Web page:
A good quote can be so many things. When I was younger it could mean the difference between a grade in an English literacy test, a better percentage in my sociology course work and, most important of all, it could really make my friends laugh. I may not write coursework or do tests anymore but the art of the quote still lives on.
This weeks blog is inspired by a friend of mine who placed a quote from Coming to America on Facebook. The response was huge and I partook with a big smile on my face. “I was Joan of Arc in a former life.” This may not be the most famous quote from the film but those who know the film well (I used to watch it once every other day over one summer while my friend and I stole his parents Cointreau and filled up the bottle with squash, hoping they wouldn’t notice) know it. I still reckon I could say about half the lines before the Mr Murphy and Mr Hall.
Facebook though has changed the rules a bit. No longer do you have to rely on your brain for a quote, you can research it. Here’s my mini guide for quoting Facebook style.
1) Try and remember the quote and respond quickly. If it has a small flaw in the repeating of the line then it seems more organic.
2) If you do have to research it then add a small mistake. See second line of number 1.
3) Make sure the quote you use is from the same film. Nothing worse than being ridiculed in cyberspace.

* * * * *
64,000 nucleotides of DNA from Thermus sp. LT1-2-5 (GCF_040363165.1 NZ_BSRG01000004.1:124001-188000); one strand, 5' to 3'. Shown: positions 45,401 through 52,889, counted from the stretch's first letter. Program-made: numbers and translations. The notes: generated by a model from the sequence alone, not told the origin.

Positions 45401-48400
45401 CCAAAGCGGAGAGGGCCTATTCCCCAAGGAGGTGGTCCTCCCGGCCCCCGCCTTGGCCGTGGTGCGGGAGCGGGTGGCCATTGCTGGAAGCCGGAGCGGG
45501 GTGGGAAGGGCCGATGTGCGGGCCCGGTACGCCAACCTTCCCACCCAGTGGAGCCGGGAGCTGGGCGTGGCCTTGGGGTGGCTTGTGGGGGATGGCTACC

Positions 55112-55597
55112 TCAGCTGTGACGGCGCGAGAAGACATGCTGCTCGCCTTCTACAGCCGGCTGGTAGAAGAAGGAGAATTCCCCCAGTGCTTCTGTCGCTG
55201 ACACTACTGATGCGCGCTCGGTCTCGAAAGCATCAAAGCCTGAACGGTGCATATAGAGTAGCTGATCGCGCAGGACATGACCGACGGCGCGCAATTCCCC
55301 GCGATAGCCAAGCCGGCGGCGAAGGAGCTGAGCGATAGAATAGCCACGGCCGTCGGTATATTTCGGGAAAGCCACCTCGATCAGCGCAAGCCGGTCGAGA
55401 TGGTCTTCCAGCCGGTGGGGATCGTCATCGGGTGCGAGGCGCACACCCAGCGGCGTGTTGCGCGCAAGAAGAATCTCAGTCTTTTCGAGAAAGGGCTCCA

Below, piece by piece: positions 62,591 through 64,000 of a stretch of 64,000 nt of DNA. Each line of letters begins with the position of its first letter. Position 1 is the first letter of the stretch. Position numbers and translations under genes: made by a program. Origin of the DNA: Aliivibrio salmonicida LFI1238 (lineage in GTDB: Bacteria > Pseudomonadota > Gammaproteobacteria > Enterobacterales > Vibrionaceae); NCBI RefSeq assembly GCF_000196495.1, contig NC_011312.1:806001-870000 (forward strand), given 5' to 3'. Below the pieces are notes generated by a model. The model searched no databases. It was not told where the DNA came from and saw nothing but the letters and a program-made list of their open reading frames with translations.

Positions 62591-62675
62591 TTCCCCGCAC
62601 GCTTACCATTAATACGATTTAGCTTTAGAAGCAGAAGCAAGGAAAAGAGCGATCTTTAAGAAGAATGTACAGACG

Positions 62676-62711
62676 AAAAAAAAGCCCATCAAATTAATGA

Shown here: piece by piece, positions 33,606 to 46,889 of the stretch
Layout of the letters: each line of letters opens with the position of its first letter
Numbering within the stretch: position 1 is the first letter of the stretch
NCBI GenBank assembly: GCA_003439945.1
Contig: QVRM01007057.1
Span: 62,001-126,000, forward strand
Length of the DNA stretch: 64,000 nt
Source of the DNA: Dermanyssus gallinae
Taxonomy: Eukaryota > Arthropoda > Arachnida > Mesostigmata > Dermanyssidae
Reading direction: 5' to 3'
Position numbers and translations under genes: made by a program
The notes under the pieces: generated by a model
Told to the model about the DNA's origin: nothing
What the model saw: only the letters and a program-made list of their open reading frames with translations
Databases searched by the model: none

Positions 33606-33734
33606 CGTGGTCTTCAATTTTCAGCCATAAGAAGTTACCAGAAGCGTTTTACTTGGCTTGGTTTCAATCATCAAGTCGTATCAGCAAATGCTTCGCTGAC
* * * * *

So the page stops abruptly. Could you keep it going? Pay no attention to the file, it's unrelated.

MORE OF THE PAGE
4) Don’t include the character name at the start. If the quote is good then people should know.
5) Not too big. If the quote is too long then it is a dead giveaway. You may as well leave the hyperlinks in.
Quotes don’t need to be famous though. A friend of mine was exceeding drunk at a party. He decided to run for the door, presumably to throw up, whilst shouting, “abandon ship.” The quote was used more than once. Private quotes can be great fun but can also exclude many. If I were to write, “swinging from a tree!” Then it would mean a great deal to few people and nothing to most. The private club can be great fun but needs a have to be there pass.
I have never tried to pass a quite off as my own knowingly. I will always state my source (csi quote there) so people don’t think I’m smarter than I am. The problem I have is that there are times when I don’t even realise I’m quoting, times when I’ve said what I’m saying so many times that the origin of it is lost somewhere. This can be highly embarrassing when you get called on it. I do however have some favourite quotes. Some are funny, some witty and some odd. Here’s my top five.
1) “Live forever or die in the attempt.”
-Yossarian – Catch 22 by Joseph Heller.
2) “I feel sorry for people who don’t drink. When they wake up in the morning, that’s as good as they’re going to feel all day.”
3) “Always forgive your enemies; nothing annoys them so much.”
4) “My father made him an offer he couldn’t refuse. Luca Brasi held a gun to his head, and my father assured him that either his brains or his signature would be on the contract.”
-Michael Corleone – The Godfather
5)”How is education supposed to make me feel smarter? Besides, every time I learn something new, it pushes some old stuff out of my brain. Remember when I took that home winemaking course, and I forgot how to drive?”
-Homer – The Simpsons
There are so many that I could have done a top 50. I would love to hear any you think I have overlooked.
I hope that one day, when I am a famous author, I might find my own words quoted somewhere. Maybe.
Enjoy your weekend.
[…] The art of the quote – A list of some memorable quotes from sources as august and lauded as Joseph Heller and Oscar Wilde, also includes Homer’s home wine making fiasco. […]